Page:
logallrefupdates = true
    ignorecase = true
[remote "origin"]
    fetch = +refs/heads/*:refs/remotes/origin/*
    url = git@code.getpantheon.com:97d52c78-0b43-45a2-9d65-20c8a431706b
[remote "github"]
        fetch = +refs/heads/*:refs/remotes/github/*
        url = git@github.com:fga/fga-directory.git
[remote "all"]
        url = git@github.com:fga/fga-directory.git
    url = git@code.getpantheon.com:97d52c78-0b43-45a2-9d65-20c8a431706b
[branch "master"]
    remote = origin
    merge = refs/heads/master
git pull --rebase

comes from Pantheon. Note that we generally prefer the use of git pull --rebase, as it avoids ugly merge commits. This works approach works unless we start doing complicated feature branching (this article explains a more robust technique, if you're interested - we're not using it).
Or, pull from github with the remote:

git pull --rebase github

You can

git push all

to hit both github and Pantheon at the same time. Unless you have a reason not to, run the above command for every upstream push!

I don't recommend pulling from all, because it won't merge well, as git is too busy shuffling the deck to merge that process properly.
Pull one, then the other and both github and Pantheon will merge nicely.

It's important to note that only code in Pantheon can be pushed through the dev-test-live workflow. For now, that's where everyone is rolling, but if we want to develop more publicly, it might be desirable to work in github de facto. Our hope is that an auto-integration tool between github and pantheon will emerge so that we can update one from the other, so that you can just push to github, and that will push to pantheon dev. We'd need to

Features sometimes seriously reshuffles stuff, so merging isn't always obvious and you want to know asap if features have been modified and github pull requests can work well for this.

Development workflows

Drupal development for our projects employs a Features (Drupal.org documentation) workflow on git. We're exposing code to the public on github, but are actively developing on Pantheon

This is where you should be theming, and toying around, and rolling new features.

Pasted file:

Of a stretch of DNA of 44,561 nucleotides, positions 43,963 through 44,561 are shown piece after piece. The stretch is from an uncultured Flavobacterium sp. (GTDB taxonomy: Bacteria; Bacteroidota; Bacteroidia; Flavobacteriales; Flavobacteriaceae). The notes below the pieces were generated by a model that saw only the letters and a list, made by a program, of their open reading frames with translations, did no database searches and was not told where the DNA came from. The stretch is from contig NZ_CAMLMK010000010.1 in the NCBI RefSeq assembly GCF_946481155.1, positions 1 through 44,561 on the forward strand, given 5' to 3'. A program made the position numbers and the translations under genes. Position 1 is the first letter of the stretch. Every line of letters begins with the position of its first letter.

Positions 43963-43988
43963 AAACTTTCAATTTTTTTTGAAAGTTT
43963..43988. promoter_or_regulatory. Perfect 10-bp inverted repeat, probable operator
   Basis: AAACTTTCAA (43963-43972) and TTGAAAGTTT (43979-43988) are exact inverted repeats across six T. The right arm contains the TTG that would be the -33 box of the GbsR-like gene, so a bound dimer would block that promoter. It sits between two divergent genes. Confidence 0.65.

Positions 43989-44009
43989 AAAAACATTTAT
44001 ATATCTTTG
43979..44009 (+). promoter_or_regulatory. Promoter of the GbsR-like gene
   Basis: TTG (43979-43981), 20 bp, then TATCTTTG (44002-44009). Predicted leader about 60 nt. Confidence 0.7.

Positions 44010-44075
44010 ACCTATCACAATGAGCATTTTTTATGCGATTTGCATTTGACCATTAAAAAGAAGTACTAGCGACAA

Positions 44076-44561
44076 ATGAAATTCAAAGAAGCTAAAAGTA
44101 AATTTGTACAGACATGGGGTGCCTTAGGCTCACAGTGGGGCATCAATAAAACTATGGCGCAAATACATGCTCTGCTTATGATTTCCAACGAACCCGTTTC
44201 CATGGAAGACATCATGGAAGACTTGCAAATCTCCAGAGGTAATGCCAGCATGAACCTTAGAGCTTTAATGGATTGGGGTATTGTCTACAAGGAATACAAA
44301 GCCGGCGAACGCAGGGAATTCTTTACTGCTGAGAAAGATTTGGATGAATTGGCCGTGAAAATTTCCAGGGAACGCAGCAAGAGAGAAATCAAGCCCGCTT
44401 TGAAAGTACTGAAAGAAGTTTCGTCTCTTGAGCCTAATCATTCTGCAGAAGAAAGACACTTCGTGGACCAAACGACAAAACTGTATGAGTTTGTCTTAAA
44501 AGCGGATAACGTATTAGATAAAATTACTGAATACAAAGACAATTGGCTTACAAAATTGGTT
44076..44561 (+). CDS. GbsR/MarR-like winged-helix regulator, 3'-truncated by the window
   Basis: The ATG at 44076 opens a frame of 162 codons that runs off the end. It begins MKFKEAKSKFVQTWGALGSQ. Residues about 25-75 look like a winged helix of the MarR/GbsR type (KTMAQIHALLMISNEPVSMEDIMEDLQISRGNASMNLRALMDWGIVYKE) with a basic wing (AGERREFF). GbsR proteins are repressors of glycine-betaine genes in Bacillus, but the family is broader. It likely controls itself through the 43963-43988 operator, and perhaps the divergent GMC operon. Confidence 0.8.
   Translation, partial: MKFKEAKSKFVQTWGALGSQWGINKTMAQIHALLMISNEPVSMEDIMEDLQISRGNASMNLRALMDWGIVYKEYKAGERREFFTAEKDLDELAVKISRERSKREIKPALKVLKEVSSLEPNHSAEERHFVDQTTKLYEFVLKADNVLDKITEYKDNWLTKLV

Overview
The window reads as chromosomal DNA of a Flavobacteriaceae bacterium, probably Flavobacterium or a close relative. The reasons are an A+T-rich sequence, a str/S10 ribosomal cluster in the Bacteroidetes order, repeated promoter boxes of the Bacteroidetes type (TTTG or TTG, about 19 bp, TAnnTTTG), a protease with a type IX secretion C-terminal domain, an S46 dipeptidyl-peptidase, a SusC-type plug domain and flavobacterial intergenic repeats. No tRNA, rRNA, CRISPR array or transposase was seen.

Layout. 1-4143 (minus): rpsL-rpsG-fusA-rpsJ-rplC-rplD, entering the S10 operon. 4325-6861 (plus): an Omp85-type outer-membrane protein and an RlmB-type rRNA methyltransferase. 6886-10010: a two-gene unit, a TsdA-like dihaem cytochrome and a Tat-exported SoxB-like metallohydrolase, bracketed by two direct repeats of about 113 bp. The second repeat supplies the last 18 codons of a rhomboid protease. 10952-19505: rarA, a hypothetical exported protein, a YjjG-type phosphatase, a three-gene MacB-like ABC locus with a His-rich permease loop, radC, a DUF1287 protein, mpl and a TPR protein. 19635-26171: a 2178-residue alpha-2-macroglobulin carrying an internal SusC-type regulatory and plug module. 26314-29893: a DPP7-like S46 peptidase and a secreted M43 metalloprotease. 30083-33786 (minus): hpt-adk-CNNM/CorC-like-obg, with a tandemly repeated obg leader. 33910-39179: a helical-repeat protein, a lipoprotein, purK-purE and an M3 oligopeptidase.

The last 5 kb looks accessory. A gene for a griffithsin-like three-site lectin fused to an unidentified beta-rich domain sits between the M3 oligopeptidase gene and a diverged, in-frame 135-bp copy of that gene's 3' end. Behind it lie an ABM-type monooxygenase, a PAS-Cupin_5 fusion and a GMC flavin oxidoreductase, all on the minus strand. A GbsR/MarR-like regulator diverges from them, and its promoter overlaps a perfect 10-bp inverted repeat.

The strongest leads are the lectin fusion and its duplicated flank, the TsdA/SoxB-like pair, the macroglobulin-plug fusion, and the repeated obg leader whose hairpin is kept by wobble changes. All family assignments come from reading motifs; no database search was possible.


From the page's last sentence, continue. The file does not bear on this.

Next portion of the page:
When you push from your LOCAL git repo to Pantheon, the DEV instance will automatically get updated. Awesome.

Features when re-rolled can sometimes arbitrarily re-order code blocks, or change indentation. Multiple local developers affecting the same Feature can sometimes loose much time resolving complicated 3-way merges. In these instances, work can often most easily be performed on the DEV environment, then Features re-rolled from there via the UI and committed from LOCAL. Git commits can't happen on the server itself (Pantheon does not provide shell access).

Content is pulled downstream, and code is pushed upstream from DEV. Non-featureized

New content should be entered here sites. Sites that aren't launched yet and in active development can see content entered on DEV. Upstream pushes are then seen as snapshots. Each push from the Pantheon interface creates a tag.

Generally speaking, hotfixes should not happen on LIVE. Any overridden Features are subject to being reverted.

Branching and Tagging model

Pantheon creates a tag for each synchronization between environments. Topic or feature branches are a good idea for development, but Pantheon can only run off the Master branch in all 3 environments.

pantheon-team-ex.png (64.9 kB) Andrew Mallis, 04/08/2012 02:50 pm

dl-pantheon-aliases.png (45 kB) Andrew Mallis, 04/08/2012 03:46 pm

pantheon-download.png (24.9 kB) Andrew Mallis, 09/06/2012 03:07 pm